Wednesday, May 1, 2019

NYT Highlights Crazy Range of Payer Payments ($11-$1000) For Same Lab Tests

On April 30, 2019, Margot Sanger-Katz at NYT highlights the wide (or wild) discrepancies in payment rates for common lab tests.  Article here.
  • Update: for a May 9 NYT follow up article on hospital payments from private payers vs Medicare fee schedules, here.  Trade press here.
    • While much is made of the "opaque health market," everyone can look up all the Medicare fees, and every self-insured firm knows (or can easily know) what it pays, and every payer knows what it pays, so it's the variances are the world's worst kept secret.  
    • OK, yes, it's opaque if you just cut your hand and have to go to the E.R. in five minutes. 
    • But, if you are a self-insured employer and want to know your 2018 rates paid vs CMS rates, you could figure most of it out in an hour.
The NYT article is a window into data published by the "Health Care Cost Institute" - here.  For example, prices for a comprehensive 14-analyte metabolic panel (80053) range from about $10 to $1000.  Sanger-Katz emphasizes this aren't charges, but paid prices in actual data across a range of real insurers.  One of the take-home lessons is that some cities have narrow price bands (Knoxville, Cleveland) and others have crazy-wide price bands (Boston, San Francisco).

You Saw This in PAMA Nationwide Lab Price Data

New CMS CLFS PAMA prices became effective in January 2018, based on reported private payer data (reported by labs) in 1H2017 and released by CMS in September 2017.    While CMS released summary median price tables, they also put the full reported lab data into a giant cloud data archive that can be searched online.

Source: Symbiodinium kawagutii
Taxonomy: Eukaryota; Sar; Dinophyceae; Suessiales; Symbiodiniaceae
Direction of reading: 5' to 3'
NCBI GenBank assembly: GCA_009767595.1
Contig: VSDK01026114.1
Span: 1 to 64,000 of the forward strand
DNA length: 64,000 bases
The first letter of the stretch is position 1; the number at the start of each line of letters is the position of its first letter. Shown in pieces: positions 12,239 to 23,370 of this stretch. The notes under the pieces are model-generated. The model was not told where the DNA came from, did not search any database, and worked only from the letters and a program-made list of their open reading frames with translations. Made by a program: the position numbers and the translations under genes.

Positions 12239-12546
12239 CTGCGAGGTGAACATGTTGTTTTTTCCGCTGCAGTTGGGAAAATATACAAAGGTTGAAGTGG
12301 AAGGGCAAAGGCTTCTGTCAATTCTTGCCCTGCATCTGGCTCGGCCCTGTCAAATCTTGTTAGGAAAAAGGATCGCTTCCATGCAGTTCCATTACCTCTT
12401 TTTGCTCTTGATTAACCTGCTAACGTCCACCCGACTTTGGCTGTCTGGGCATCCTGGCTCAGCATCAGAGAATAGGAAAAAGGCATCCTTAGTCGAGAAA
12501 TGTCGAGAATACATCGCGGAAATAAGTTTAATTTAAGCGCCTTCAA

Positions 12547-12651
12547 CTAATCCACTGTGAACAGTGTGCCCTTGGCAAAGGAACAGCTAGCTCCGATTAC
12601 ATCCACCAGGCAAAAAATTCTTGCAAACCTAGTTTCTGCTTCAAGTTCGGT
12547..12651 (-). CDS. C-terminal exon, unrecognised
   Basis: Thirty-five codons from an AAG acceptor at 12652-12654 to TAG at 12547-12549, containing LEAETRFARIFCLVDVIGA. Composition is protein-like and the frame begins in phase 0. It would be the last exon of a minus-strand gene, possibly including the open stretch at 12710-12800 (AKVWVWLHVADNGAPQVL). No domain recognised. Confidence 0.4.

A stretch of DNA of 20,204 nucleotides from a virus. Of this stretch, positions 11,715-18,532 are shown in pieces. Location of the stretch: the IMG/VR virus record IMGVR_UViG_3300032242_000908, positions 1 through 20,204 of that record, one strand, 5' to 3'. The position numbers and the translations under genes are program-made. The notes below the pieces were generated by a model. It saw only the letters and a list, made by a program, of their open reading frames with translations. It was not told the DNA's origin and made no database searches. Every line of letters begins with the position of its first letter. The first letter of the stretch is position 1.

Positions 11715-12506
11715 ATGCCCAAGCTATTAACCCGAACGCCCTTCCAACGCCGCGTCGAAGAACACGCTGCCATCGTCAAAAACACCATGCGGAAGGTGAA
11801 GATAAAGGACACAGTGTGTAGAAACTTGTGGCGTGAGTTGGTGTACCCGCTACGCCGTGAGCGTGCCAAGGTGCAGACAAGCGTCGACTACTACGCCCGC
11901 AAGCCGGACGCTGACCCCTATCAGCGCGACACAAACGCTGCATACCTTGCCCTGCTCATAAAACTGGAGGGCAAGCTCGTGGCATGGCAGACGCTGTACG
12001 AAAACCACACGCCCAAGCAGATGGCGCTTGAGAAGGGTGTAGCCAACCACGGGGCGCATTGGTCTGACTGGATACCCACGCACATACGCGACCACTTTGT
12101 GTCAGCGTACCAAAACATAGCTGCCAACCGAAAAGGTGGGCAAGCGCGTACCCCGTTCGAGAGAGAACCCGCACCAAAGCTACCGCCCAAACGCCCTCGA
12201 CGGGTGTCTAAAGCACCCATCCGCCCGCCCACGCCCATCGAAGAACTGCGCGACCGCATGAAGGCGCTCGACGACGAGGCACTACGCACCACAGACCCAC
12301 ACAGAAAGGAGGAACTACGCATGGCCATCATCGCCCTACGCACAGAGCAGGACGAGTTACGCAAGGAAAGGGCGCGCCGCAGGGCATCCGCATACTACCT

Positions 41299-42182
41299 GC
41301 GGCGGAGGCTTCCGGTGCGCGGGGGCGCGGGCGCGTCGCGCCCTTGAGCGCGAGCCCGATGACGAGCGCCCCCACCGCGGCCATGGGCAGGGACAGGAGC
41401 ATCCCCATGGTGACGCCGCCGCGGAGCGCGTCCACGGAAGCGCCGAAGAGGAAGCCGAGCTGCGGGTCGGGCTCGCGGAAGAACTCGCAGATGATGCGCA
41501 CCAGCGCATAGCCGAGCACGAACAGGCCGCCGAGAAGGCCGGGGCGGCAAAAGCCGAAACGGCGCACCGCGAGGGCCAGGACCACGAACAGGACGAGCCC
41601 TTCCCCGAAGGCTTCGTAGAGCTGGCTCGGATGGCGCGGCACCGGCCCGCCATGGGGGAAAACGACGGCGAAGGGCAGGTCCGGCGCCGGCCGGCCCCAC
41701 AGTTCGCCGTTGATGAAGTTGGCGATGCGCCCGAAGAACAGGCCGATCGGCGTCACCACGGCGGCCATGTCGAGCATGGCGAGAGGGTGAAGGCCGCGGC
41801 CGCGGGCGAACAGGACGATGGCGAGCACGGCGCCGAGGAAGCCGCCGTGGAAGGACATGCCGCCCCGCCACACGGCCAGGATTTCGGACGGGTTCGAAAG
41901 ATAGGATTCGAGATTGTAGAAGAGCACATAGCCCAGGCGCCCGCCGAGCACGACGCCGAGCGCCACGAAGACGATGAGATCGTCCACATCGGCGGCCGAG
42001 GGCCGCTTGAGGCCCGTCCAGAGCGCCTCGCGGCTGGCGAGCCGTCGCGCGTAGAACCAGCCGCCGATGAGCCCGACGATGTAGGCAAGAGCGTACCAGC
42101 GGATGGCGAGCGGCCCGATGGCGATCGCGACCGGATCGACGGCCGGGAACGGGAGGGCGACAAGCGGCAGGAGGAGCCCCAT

This CMS data showed all the payment rates, for every lab test reported, so with a little effort, you could see similar data to the NYT article this week, in September 2017 for free on the CMS website.

It takes a little practice to use it (see the FILTER tab and then use the EXPORT tab) but the CMS PAMA raw cloud data is here.


For example, if you go to the cloud interface and filter for HCPCS 80053, you get 106,651 lines of data.  This gives a 1.5MB Excel file with payments running from the low pennies to $65,000.  Even assuming the last number represents 4,440 claims at $14.65 each, there were still for example 20,000 payments between $100 and $200. 


Also for CY2016 (actually 1HCY2016), BRCA 81211 payments numbered 94,977 (implying about 180,000 payments for a full year).   Common prices included $3,123 and $3,173 but there were dozens of payments between $4000 and $17,000.